Both Tom Dowd and EEOC Commissioner Victoria Lipnic are scheduled to speak at next weeks Industry Liaison Group National Conference in San Antonio, Texas.  Hopefully they will be able to share insights as to the agencies’ focus and agenda.

With that said, it does appear OFCCP is taking this time to focus on assisting contractors.  A couple of recent OFCCP communications suggest OFCCP is reemphasizing technical assistance.  For example, on July 14, OFCCP sent an email – “Contractors Never Have to Pay a Third Party for OFCCP’s EEO Poster” – reminding contractors of the obligation to “prominently post the ‘Equal Employment Opportunity is the Law’ poster…” (and the OFCCP supplement) which are free at OFCCP’s Website.

A week later, OFCCP sent an email touting its Employment Referral Resource Directory (ERRD).  “This free contractor tool lists governmental and non-governmental (not-for-profit) organizations that have agreed to be recruitment and job referral resources for contractors seeking qualified job applicants… OFCCP is inviting more organizations to participate in the ERRD so that we can continue to grow the directory and possibly help even more contractors with their hiring challenges.”

Keep in mind, however, Labor Secretary Acosta has said an OFCCP/EEOC merger would not reduce OFCCP’s enforcement efforts, and there is no reason to believe otherwise.  OFCCP issued Courtesy Scheduling Announcement Letters (CSALs) in February 2017 and audits continue without much change, particularly in the Pacific Region.

Thus, contractors should take advantage of the ERRD and other OFCCP compliance outreach efforts, and not become complacent.  As always, audits are coming and the best way to defend an OFCCP audit is to be prepared.


Breaking News: EEOC/OFCCP Proposed Merger Resulting in Unexpected Allies

As we speculated yesterday, the White House’s proposed budget for fiscal year 2018 proposes to merge the Office of Federal Contract Compliance Programs (OFCCP) with the Equal Employment Opportunity Commission (EEOC).

In the proposed budget, released this morning, the OFCCP would see its budget reduced from $105 million to approximately $88 million and have its operations merged with those of the EEOC, another federal civil rights enforcement agency.  Funding for the EEOC is proposed to essentially stay the same at roughly $364 million.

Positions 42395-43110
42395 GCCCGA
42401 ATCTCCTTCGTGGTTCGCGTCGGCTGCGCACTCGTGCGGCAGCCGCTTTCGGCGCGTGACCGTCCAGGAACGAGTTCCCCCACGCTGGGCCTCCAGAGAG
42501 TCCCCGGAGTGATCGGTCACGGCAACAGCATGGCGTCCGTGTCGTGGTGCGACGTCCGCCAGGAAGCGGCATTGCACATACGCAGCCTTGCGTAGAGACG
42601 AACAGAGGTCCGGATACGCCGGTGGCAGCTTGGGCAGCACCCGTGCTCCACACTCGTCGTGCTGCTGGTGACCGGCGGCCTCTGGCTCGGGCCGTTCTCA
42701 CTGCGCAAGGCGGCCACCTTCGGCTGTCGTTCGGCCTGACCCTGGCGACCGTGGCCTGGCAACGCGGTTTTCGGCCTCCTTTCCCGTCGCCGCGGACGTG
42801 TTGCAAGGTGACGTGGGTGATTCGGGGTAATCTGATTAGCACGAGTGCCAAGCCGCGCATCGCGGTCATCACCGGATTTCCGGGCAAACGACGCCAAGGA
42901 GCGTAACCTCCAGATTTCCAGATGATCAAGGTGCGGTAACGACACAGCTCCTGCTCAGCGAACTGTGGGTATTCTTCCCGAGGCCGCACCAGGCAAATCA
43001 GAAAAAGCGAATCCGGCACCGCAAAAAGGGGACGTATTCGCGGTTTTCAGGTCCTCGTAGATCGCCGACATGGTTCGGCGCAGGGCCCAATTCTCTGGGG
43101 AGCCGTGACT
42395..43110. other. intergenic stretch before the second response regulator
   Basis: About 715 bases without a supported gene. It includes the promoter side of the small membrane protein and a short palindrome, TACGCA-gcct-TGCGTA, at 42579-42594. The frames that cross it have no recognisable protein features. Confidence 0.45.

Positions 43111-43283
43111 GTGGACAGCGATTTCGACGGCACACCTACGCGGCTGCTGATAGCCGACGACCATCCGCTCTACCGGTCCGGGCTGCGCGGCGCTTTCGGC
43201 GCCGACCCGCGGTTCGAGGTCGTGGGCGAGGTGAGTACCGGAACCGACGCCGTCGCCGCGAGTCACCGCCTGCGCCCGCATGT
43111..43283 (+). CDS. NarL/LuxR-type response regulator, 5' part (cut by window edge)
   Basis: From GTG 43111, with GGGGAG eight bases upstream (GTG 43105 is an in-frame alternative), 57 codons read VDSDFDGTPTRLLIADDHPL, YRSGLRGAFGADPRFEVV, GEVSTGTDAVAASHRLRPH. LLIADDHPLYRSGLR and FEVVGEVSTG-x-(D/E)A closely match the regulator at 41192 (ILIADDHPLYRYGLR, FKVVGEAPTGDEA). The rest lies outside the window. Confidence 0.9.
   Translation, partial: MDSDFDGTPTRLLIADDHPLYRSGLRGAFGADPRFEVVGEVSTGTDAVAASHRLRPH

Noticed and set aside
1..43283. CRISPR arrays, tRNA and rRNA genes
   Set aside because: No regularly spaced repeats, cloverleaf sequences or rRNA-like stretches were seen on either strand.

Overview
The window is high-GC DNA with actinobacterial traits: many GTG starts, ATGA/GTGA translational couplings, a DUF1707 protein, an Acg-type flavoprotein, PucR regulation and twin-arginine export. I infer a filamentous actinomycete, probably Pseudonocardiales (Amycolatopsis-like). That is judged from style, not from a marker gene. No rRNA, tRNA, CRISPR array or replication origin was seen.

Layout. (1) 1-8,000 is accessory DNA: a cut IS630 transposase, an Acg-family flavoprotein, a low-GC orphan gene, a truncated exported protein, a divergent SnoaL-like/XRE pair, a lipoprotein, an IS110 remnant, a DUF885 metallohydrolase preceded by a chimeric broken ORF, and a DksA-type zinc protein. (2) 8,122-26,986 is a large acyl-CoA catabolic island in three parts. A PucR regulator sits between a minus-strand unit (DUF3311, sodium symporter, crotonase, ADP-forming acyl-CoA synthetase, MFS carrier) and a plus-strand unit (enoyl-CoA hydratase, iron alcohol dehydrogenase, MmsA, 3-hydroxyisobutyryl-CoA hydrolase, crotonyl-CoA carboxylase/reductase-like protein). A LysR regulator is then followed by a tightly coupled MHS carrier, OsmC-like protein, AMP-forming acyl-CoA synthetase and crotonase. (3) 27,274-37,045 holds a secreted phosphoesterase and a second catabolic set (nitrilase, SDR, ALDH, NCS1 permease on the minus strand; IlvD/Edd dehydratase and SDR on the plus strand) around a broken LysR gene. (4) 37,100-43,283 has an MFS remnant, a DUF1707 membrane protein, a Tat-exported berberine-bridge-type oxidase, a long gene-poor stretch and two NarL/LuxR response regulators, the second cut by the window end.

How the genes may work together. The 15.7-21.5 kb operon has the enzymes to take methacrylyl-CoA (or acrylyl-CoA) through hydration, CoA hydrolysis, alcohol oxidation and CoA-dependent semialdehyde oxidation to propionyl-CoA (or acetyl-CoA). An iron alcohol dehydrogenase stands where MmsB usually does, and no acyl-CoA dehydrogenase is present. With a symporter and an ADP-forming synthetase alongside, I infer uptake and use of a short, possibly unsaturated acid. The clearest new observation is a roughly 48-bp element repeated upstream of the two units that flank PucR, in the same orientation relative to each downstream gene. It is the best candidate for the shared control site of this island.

Just a few hours after the budget was released, the House Subcommittee on Workforce Protections held a previously scheduled hearing regarding the EEOC.  Taking advantage of the opportunity to discuss the newly released proposal to merger OFCCP with EEOC, representatives from both civil rights organizations as well as employer organizations spoke out against the merger.  Not often do you have the NAACP and the U.S. Chamber of Commerce align (quickly) in opposition to an administration’s proposal.  In fact one media outlet reported the occurrence as the “moment of strange bedfellows.”

And it appears the concern about this consolidation is not isolated to those in attendance at the hearing.  In anticipation of the proposal, Jackson Lewis has previously discussed the possible merger with employers, employer associations focused on AAP compliance, business and industry associations and other stakeholders and learned that the business community is squarely against the merger.  This, coupled with the fact that it appears civil rights/women’s rights organizations and other employee advocates are opposed as well, looks to present an uphill battle for this proposal to actually come to fruition.  But, in an unpredictable administration unpredictable things happen so stay tuned for updates.


Is a Merger of OFCCP and EEOC on the Horizon?

In February 2017, we speculated whether the Trump Administration would eliminate the OFCCP as a possible cost-cutting measure.  The discussion has continued since that time, and has, in the past weeks gathered more interest.

The latest on the topic of the Office of Federal Contract Compliance Programs’ (OFCCP) fate stems from a recommendation by the Heritage Foundation that OFCCP be merged into the Equal Employment Opportunity Commission (EEOC). According to the Heritage Foundation report the EEOC and OFCCP are redundant: